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New Orleans—Mainspring or Myth?
music, circa 590 A.D., and the pre-jazz that was played around the end of the last century.
A period from the 11th to the 14th century, bringing the earliest and most primitive forms of counterpoint and the first attempts to document music with a system of notation, would correspond with the jazz of the first World War and the early recording era of the 1920s, when jazzmen stepped from semi-illiteracy to the first stages of consciously coordinated development, of early attempts at jazz orchestrations. The birth of the modern music era and of the symphony, represented by Bach and Haydn, would be equivalent to the development of the swing bands, and of smaller groups that stepped from Dixieland polyphony to the symphonious planning of the Teddy Wilsons and John Kirby s—all events of the 1930s.
The late Beethoven works, with their attempts to depart from complete adherence to tonality, would provide an approximate parallel for the efforts of Gillespie, Parker and the other innovators of the early 1940s, who freed jazz from a harmonic and melodic straitjacket. The nineteenth century composers such as Brahms and Tchaikowsky would find their jazz equivalent in the degree of progress, though not in actual musical content, with the Kenton band, while the 1950s' experimental jazz would roughly parallel the innovations of Debussy. (Some of the work of the Modern Jazz Quartet, ironically, takes us back to Bach, not merely in analogy but in actuality.) So we find that a period extending from 590, when Gregory became Pope, until 1918, when Debussy died, produced developments in music for which a corresponding degree of development in jazz was accomplished between about 1897 and 1957—a ratio of more than 1300 years against 60, which means that jazz has been evolving more than 20 times as fast. Thus it could hardly be expected that a 1957 jazz musician would derive any more emotional pleasure from the products of the Bunk Johnsons and George Lewises than a contemporary concert composer might from the quality of early Christian music created before tine establishment of bar lines, meter and scales.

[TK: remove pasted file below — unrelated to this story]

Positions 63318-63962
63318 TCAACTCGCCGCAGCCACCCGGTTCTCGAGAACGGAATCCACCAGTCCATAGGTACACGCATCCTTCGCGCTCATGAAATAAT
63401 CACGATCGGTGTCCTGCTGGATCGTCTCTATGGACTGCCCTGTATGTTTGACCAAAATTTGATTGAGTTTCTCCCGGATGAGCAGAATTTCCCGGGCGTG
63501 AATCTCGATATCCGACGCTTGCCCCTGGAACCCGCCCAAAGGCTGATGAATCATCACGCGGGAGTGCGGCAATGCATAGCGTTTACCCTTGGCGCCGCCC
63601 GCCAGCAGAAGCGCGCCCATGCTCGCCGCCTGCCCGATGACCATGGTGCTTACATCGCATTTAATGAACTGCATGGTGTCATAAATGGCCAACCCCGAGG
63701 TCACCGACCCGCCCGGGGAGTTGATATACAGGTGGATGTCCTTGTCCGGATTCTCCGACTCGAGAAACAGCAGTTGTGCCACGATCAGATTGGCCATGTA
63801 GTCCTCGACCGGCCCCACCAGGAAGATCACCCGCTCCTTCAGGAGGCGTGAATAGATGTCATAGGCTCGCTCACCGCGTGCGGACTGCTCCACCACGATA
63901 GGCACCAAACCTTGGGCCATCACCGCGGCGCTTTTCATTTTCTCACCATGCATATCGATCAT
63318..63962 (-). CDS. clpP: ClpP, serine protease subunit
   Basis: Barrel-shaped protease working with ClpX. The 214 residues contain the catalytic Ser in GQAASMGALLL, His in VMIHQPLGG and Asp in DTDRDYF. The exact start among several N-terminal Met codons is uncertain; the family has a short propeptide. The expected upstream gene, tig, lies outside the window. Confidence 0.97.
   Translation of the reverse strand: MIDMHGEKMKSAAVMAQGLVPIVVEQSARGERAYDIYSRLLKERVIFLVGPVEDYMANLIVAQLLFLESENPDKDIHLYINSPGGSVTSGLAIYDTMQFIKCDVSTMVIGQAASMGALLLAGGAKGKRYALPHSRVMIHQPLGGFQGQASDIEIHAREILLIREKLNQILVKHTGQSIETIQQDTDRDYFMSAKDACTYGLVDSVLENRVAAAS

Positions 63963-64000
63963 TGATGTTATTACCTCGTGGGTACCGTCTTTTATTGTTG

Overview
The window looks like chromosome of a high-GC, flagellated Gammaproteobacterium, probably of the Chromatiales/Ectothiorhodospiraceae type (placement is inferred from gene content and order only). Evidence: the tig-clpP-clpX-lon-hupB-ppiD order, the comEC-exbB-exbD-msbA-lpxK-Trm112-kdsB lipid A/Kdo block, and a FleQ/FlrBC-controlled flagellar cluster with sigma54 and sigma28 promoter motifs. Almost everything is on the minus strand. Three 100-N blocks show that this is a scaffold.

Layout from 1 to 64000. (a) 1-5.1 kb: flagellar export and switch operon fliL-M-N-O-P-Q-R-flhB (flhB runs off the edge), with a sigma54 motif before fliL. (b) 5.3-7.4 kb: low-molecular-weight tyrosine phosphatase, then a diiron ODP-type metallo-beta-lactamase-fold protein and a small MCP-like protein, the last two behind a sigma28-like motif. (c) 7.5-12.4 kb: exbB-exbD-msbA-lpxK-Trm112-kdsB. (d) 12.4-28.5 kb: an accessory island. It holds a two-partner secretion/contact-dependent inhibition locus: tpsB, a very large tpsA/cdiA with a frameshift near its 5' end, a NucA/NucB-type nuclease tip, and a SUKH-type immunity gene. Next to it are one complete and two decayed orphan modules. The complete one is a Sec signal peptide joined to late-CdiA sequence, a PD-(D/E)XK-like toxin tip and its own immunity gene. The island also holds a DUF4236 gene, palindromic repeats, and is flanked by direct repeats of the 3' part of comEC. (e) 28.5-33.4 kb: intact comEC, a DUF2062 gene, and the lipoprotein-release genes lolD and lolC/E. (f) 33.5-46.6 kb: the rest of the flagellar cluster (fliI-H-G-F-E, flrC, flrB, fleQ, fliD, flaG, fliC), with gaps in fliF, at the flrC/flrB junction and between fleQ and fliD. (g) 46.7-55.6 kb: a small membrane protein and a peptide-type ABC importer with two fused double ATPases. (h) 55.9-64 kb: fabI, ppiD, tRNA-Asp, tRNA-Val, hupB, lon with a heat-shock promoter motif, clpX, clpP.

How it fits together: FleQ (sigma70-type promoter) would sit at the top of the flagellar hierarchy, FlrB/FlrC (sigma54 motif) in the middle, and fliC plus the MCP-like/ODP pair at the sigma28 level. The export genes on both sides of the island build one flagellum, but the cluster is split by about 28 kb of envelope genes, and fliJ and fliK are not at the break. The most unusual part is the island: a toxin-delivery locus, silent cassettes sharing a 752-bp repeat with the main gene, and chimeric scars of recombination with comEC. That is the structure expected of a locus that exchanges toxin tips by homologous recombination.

As Andr6 Hodeir pointed out in the observation quoted at th©